Then it’s forgotten. That’s why mankind was created and, in turn, creating pen and paper. Ideas to be written down, because there is nothing as fallible as the human mind; it’s not as perfect and reliable as we think it is. Accepting and admitting these ideas helps your mind register the thoughts; therefore you can always rely on revisiting that idea for several occasions. Hence, stretching your mind. This stretching your mind can be great for dates, gifts, pieces of art, music, and writing. I could go on.
I know I’m speaking in wildly general terms, but this entry would be a hell of a lot longer than it’s going to be. I’m not writing a novella here.
The second fortune read: “relationships.”
It was plainly written as above, no capital R, nor complete sentence, but simply: relationships. For the analytical mind, this fortune is birthday cake. It’s sweet, but the frosting is too sweet. That kind of cake frustrates me. It’s like a slap in the face, that sugar-injected frosting. How does one go about it? You can believe the fortune was not printed properly, thinking that relationships is the sentence’s last word. However, those Chinese and their love of being open-minded could have done this on purpose.
Are they open-minded? Yeah, they can be.
That’s aside the point, and what we are focusing on is one word: relationships. The fortune cookie is telling you to be mindful of your relationships. Period.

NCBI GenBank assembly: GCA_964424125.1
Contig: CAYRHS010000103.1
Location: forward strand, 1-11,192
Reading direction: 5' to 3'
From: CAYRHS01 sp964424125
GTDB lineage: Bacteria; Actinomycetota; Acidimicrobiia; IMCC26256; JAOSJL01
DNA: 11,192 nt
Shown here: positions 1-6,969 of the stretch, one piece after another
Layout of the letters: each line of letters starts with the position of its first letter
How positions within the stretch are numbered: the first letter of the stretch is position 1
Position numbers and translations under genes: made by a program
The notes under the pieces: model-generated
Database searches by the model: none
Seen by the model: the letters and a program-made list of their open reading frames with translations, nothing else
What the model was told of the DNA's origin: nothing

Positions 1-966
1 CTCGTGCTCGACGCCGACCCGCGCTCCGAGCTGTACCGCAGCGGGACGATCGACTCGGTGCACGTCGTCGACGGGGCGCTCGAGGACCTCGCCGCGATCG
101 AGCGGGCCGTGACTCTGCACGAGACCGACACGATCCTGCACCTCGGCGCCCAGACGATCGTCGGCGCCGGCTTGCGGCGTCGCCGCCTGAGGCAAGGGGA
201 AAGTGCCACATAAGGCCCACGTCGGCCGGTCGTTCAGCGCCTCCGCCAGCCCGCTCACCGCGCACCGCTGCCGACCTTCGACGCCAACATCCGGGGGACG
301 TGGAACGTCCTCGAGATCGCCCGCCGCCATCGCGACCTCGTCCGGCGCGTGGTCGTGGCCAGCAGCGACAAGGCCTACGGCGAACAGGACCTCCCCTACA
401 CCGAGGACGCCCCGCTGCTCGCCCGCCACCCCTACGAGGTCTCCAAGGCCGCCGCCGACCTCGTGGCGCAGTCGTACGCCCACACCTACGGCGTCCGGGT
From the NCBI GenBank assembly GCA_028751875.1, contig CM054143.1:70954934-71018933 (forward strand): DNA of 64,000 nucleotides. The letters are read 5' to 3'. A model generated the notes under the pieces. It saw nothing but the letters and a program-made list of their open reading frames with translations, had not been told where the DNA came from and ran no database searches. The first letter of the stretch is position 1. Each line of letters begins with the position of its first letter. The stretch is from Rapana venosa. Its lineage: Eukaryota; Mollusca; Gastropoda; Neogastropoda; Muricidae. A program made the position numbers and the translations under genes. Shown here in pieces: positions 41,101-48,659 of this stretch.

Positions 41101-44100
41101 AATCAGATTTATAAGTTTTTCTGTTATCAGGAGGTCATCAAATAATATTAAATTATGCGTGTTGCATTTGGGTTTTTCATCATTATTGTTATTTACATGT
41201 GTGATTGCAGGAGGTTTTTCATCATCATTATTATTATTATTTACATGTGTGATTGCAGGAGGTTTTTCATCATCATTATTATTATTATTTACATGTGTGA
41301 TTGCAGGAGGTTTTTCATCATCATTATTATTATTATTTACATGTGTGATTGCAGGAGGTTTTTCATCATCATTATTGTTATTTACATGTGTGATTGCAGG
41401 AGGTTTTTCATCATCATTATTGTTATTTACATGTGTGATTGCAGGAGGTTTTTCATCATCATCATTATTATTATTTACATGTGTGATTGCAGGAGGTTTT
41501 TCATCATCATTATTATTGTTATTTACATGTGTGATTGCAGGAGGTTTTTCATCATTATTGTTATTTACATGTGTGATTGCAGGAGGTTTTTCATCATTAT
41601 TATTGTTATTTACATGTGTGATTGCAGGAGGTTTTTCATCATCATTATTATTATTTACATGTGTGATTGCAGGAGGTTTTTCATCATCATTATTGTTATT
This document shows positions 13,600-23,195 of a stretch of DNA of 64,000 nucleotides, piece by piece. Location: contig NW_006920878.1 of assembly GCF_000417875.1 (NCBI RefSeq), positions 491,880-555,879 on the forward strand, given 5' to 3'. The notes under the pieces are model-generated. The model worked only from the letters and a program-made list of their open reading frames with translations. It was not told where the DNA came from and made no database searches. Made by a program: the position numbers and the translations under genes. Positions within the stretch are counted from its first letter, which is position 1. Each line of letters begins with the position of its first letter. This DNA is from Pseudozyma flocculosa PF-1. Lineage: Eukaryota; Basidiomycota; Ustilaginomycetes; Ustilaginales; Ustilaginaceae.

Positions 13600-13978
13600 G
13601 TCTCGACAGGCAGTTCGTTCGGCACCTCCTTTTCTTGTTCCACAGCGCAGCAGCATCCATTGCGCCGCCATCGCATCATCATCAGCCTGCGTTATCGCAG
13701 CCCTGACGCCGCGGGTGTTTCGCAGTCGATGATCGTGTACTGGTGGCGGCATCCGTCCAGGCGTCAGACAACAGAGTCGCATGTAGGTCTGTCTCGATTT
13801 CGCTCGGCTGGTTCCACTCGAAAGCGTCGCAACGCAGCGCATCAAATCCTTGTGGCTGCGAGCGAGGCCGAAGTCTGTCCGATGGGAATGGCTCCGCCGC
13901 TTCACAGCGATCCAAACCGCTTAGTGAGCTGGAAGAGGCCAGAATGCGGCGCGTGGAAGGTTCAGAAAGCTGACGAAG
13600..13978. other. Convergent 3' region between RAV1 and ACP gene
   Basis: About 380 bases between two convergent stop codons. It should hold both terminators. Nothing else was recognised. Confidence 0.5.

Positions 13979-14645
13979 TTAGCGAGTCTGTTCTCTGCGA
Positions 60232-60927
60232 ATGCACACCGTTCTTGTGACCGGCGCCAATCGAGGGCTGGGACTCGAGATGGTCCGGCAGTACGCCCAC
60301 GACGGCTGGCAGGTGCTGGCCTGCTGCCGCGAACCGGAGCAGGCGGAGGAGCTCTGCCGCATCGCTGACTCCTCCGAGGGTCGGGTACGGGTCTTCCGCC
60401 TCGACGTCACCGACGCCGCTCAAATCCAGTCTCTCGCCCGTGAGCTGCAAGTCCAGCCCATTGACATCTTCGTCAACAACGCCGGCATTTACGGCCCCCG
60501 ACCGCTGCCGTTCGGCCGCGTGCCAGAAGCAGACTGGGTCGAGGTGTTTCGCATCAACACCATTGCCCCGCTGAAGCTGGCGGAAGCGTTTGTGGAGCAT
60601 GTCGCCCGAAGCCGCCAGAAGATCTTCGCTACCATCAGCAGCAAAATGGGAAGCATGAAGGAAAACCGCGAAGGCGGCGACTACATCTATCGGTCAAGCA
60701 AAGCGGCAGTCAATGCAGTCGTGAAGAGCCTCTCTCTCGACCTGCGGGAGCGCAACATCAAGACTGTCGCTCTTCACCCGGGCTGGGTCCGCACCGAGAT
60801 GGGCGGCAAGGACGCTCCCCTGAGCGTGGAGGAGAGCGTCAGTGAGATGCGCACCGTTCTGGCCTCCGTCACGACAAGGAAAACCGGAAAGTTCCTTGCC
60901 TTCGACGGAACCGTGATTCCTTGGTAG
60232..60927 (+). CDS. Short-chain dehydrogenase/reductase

Keep that word in mind.
The fortune doesn’t want you to focus upon it, but just keep it on the back burner; it’ll be fine, depending on how you’re set up, you may have three to five other burners and maybe a warmer in the middle. There will be plenty of spa–
Okay! Fine, keep it on the warmer. It doesn’t matter to me. Yeah, it probably won’t burn that way. I’m not going to argue with you about this. Stop interrupting me.
Be mindful of all relationships. Consider your parents and your siblings. Consider your extended family members. Especially consider your grandparents. Consider your life partners. Consider your friends (which I admit I’ve been doing a lousy job at). Consider your bosses and coworkers. Consider those who serve you. Consider those helping you. Consider strangers. My Uncle Dan had a piece of paper in his basement office which read: Be careful of the toes you step on today, because they may be connected to the ass you kiss tomorrow.
If you make a mistake, accept it. You can’t fix the past, but you can better the future. There is no use beating yourself up and dwelling on the past, because it will slow you down. You’re on the moving platform in an airport, or an escalator, screwing around and being a bratty child; you only increase your chances of shaking your laces loose and getting sucked under. People do not focus on your intentions, but actions. You can say you-didn’t-mean-to’s, that-wasn’t-supposed-to-happen’s, and play out all the other sayings; however, they are all excuses eventually leading up to an I’m sorry.
There is no way around not saying you’re sorry and not just after a mistake. Mistakes are going to happen. Locking yourself away, not saying anything, and avoiding any personal contact will only lead up to you apologizing for that. If you foresee an apology brewing, just avoid it. It’ll save a lot of anxiety from breaking.
I know I sound like I am preaching. Good. I’m not sorry. Consider this venting.
I play with words and invisible objects.
A mind, a pen and a piece paper have the best relationship ever.
"Remember this--if you shut your mouth, you have your choice."
- F. Scott Fitzgerald